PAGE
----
Beets, A Great Twofer Vegetable

What a great way to transition from the year of the leafy greens to the year of the root vegetable but to start the year off with a twofer vegetable like beets.  When growing beets, you get tasty greens which are a good source of calcium and vitamin A and a tasty root which can be used fresh or stored. 

Beets are a crop which can be sown and grown throughout the entire gardening season, since the seeds germinate in soil temperatures from 45 to 85 degrees F.  The “seed” is really a fruit which usually contains multiple seeds and, thus, beets will need to be thinned with the thinnings being used as micro greens in a salad.  Cultural requirements for beets can be found on the GIEI website under “Vegetable Profiles” or http://www.growit.umd.edu/Vegetable%20Profiles/Beets.cfm.

In my garden, I grow mostly globe shaped beets which are tend to be quick maturing. My favorites are “Red Ace”, “Detroit Dark Red” and “Touchstone Gold” which is a sweet yellow beet.

The red varieties mature in 48 to 50 days, while Touchstone Gold matures in 55 days.  I love the Touchstone Gold for its better germination than “Golden”, color and less earthy flavor.  One of my favorite spring salads is made by roasting a few of each of these beets, cooling them, dicing them into bite size pieces, adding a little feta cheese and a sprinkling of good balsamic vinegar.  I generally roast all of my beets since it tends to concentrate the flavors and make them sweeter.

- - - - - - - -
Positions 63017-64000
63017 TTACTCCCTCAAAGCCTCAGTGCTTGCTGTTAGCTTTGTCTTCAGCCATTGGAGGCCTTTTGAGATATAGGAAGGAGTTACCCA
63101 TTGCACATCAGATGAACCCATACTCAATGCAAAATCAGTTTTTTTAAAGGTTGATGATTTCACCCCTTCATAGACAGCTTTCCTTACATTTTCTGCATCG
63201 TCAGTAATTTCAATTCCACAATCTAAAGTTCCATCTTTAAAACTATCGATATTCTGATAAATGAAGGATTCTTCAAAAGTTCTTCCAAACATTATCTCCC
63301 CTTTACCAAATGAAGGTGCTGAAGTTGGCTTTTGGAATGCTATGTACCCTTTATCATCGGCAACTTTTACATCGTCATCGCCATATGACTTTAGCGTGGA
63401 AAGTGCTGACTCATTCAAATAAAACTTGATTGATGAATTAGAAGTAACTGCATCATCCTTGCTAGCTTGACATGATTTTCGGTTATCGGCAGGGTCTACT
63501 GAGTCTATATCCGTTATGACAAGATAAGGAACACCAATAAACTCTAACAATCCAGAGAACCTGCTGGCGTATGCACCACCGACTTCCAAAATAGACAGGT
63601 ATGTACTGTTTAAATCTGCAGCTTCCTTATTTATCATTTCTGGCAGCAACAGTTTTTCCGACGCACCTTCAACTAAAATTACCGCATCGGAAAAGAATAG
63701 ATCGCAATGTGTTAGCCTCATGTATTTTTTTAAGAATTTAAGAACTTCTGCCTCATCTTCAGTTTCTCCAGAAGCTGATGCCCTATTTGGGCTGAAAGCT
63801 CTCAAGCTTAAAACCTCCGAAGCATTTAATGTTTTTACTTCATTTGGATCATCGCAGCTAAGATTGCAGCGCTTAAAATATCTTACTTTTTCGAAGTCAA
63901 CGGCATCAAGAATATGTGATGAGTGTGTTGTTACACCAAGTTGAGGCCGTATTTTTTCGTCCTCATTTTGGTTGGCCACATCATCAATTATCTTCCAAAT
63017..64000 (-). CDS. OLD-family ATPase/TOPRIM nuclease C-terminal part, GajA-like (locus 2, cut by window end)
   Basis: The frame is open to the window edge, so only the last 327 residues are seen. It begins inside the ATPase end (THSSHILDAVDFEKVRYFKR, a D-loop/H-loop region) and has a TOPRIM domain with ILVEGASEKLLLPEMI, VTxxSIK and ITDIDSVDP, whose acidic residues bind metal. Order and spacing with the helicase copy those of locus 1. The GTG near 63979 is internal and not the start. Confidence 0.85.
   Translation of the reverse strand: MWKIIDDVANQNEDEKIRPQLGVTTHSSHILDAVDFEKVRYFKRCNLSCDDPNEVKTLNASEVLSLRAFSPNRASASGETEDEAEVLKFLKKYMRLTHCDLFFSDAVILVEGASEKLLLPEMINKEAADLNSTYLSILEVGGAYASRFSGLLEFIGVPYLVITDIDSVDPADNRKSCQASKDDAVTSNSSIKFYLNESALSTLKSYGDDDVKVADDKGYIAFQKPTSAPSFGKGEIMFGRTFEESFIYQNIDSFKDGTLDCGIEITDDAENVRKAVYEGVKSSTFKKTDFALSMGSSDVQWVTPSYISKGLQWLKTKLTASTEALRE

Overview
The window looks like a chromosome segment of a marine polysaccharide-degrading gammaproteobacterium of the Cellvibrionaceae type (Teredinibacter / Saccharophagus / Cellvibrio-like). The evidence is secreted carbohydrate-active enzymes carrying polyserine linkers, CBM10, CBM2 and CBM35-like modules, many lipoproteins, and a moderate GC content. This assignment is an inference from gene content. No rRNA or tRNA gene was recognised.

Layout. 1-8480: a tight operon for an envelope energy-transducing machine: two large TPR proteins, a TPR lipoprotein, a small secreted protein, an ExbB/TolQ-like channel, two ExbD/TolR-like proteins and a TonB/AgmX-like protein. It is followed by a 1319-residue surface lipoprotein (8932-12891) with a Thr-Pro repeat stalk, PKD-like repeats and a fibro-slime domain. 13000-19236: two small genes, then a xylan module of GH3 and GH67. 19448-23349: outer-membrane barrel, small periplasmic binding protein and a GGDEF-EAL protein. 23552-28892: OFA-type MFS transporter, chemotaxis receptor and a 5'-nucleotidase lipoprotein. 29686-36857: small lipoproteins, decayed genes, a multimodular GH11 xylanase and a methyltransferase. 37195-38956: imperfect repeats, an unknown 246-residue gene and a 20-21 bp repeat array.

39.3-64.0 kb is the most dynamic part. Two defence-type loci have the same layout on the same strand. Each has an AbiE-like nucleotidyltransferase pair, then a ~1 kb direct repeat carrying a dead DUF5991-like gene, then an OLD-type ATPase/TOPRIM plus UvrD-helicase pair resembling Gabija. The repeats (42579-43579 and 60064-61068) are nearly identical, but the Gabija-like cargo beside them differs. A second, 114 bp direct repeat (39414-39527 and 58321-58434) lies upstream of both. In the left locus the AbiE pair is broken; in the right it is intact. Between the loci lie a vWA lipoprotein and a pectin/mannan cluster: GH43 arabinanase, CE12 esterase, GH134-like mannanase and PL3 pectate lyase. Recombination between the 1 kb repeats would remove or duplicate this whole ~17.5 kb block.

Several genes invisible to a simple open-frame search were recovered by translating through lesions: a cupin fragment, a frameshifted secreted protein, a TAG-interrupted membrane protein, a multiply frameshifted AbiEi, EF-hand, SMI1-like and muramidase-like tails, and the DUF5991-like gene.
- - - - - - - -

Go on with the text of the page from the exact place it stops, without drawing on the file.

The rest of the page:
My garden consists of four foot wide raised beds.  In general, I plant a block of beets about four feet by four feet.  Seed is planted about two inches apart in four rows (along my drip irrigation tape) and thinned to about three to four inches (a total about 64 beets in the four foot square).  I succession plant my beets every three to four weeks through the entire year, planting my last crop sometime in late August or the first week of September.  With a days to maturity of 55 days and addition of the short day factor of 14 days, these beets can be dug early to mid-November, although they may have to be protected using season extension techniques such a row cover, cloche or cold frame.

So if you don’t currently grow beets, try some in 2013, especially the Touchstone Gold variety if you are looking for a less earthy flavor.

2 Comments on “Beets, A Great Twofer Vegetable

  1. I do! I roast the beets and slice. Then serve them up with caramelized pecans, blue cheese crumbles and a walnut oil/dijon vinaigrette. Amazing combo! This salad (enjoyed at the Blue Heron restaurant in York, PA) was the reason I started growing beets! It's really that good!

    Like

Leave a Reply

Fill in your details below or click an icon to log in:

WordPress.com Logo

You are commenting using your WordPress.com account. Log Out / Change )

Twitter picture

You are commenting using your Twitter account. Log Out / Change )

Facebook photo

You are commenting using your Facebook account. Log Out / Change )

Google+ photo

You are commenting using your Google+ account. Log Out / Change )

Connecting to %s

%d bloggers like this: